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How to Handle Business Debt

How to Handle Business Debt

Most businesses will incur some form of debt as a necessary part of operations, whether it’s the use of credit cards or bank loans. But unsustainable debt and interest charges, without increased revenue or investor capital to cover it, can put the health of any business in jeopardy. This section contains a glossary of terms related to “bad” debt, an overview of options for businesses that cannot pay their debts, a checklist to help small business owners prioritize their debt payments and other resources for entrepreneurs dealing with debt.

What To Do When You Can’t Pay Your Business Debts

When a business accrues debts it can be scary to try to address the problem. Creditors may begin threatening legal action against the business or you personally. Depending on how the business is organized and the degree to which you have agreed to guarantee the business’s debts you may have some options regarding how to deal with the problem and your creditors’ ability to take assets or funds in repayment. Your position will also determine whether bankruptcy is a good option to resolve your insolvency. An important exception relates to payroll taxes. Regardless of how the business is organized the Internal Revenue Service will hold a business owner responsible and personally liable for any unpaid payroll taxes. However, in many other circumstances how the business is organized can be quite meaningful.

Creditors and others can hold you personally liable for your business’s debts if you are a sole proprietor and can claim your personal savings in order to satisfy debts. General Partnerships are similar except that there is more than one owner involved. Every general partner can be held personally liable for all of the business’s debts, which can lead to some very uncomfortable outcomes. If you have a Limited Liability Company (or an LLC) as well as a corporation; they do not generally create personal liability for the business’s debts. However, you may voluntarily obligate yourself when seeking a loan or credit since many financial institutions will insist on personal liability as a condition of the loan or credit.
Bankruptcy is an option in many situations where a company is no longer financially viable. A bankruptcy should be carefully planned, however, since preparation can help preserve some of the company’s value or even help it recover. Sole Proprietors have the option of filing for either Chapter 7 or Chapter 13 bankruptcy if they otherwise meet the requirements for these forms of relief. Those who have waived the personal liability protection provided by LLCs or corporations may also need to undergo a personal bankruptcy. Chapter 7 bankruptcy involves the liquidation of all assets, the distribution of the monies to creditors, and the cancellation of the remaining debt. Chapter 13 bankruptcy involves an income-based repayment plan approved by a bankruptcy court. In this case none of the property is sold and no debt is cancelled.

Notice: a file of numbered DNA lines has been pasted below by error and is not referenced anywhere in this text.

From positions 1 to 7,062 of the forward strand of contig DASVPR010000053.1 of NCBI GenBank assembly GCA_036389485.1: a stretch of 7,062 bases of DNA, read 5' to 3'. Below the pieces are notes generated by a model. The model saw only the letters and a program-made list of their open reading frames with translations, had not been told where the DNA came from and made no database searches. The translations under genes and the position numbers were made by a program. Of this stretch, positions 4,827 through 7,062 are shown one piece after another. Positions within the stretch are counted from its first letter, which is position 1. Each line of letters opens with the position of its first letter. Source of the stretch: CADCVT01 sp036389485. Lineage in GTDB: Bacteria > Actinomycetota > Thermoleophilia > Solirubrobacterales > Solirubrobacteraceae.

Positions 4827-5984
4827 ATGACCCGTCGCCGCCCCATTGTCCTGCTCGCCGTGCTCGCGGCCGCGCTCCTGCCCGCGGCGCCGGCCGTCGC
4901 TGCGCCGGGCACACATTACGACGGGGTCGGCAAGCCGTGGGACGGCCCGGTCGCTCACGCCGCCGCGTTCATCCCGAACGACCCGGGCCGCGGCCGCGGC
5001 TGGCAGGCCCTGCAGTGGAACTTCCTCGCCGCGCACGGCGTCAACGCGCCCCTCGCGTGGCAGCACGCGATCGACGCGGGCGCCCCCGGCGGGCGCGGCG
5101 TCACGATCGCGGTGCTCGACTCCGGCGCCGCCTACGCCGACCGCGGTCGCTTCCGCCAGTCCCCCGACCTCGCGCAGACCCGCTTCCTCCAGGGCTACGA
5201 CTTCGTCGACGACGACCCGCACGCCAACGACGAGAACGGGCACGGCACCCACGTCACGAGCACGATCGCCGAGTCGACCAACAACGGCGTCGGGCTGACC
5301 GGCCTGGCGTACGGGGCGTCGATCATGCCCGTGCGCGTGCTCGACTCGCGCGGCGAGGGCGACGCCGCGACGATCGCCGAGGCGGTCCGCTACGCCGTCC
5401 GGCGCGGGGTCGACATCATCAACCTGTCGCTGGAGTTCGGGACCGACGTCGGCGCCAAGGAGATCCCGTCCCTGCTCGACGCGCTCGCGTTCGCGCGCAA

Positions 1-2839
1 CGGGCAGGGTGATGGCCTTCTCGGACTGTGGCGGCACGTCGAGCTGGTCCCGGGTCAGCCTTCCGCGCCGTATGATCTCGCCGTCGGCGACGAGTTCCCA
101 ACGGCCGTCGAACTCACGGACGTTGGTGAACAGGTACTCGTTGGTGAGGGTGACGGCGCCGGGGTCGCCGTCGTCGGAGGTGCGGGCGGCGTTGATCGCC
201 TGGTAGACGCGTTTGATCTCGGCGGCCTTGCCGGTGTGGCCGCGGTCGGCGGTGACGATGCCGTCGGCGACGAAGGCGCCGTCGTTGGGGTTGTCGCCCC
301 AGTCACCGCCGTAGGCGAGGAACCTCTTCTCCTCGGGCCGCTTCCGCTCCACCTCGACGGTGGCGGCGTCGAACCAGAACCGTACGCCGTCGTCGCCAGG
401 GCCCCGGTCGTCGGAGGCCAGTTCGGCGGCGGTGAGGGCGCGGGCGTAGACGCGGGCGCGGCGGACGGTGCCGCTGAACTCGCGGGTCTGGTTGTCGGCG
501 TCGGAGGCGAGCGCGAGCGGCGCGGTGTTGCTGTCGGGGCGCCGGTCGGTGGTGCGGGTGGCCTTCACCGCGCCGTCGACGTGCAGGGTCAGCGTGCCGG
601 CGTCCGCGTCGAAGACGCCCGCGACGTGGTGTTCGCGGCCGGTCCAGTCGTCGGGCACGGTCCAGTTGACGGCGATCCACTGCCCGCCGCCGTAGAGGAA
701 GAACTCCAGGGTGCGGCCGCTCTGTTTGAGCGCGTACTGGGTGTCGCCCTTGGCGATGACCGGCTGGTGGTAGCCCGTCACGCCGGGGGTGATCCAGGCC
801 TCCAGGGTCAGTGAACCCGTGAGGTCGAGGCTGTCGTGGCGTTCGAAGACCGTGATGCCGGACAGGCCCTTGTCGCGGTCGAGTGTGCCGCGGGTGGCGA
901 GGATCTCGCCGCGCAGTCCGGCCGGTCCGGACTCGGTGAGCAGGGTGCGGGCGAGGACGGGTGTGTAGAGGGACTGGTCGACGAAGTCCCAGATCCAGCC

If your business is struggling and may fail or enter into bankruptcy proceedings there are a number of steps that can be taken to protect yourself, the business, and the business’s assets. These suggestions are also intended to help avoid criminal liability. Here are some things to consider – Make sure your taxes are current. Cut your spending. Be honest about your debts. Don’t transfer business property to hide it from creditors. Don’t pay one creditor over another. Keep debt and bank accounts separate. Renew your insurance. Return unwanted leased property. Sell your business. These are just some options to consider.

Business Bankruptcy Lawyer Free Consultation

Whether you want to consolidate, fight debt, negotiate it down or file a business bankruptcy, call Ascent Law for your free consultation (801) 676-5506. We want to help you.

Michael R. Anderson, JD

Ascent Law LLC
8833 S. Redwood Road, Suite C
West Jordan, Utah
84088 United States

Telephone: (801) 676-5506

Ascent Law LLC

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Michael Anderson

About the Author

People who want a lot of Bull go to a Butcher. People who want results navigating a complex legal field go to a Lawyer that they can trust. That’s where I come in. I am Michael Anderson, an Attorney in the Salt Lake area focusing on the needs of the Average Joe wanting a better life for him and his family. I’m the Lawyer you can trust. I grew up in Utah and love it here. I am a Father to three, a Husband to one, and an Entrepreneur. I understand the feelings of joy each of those roles bring, and I understand the feeling of disappointment, fear, and regret when things go wrong. I attended the University of Utah where I received a B.A. degree in 2010 and a J.D. in 2014. I have focused my practice in Wills, Trusts, Real Estate, and Business Law. I love the thrill of helping clients secure their future, leaving a real legacy to their children. Unfortunately when problems arise with families. I also practice Family Law, with a focus on keeping relationships between the soon to be Ex’s civil for the benefit of their children and allowing both to walk away quickly with their heads held high. Before you worry too much about losing everything that you have worked for, before you permit yourself to be bullied by your soon to be ex, before you shed one more tear in silence, call me. I’m the Lawyer you can trust.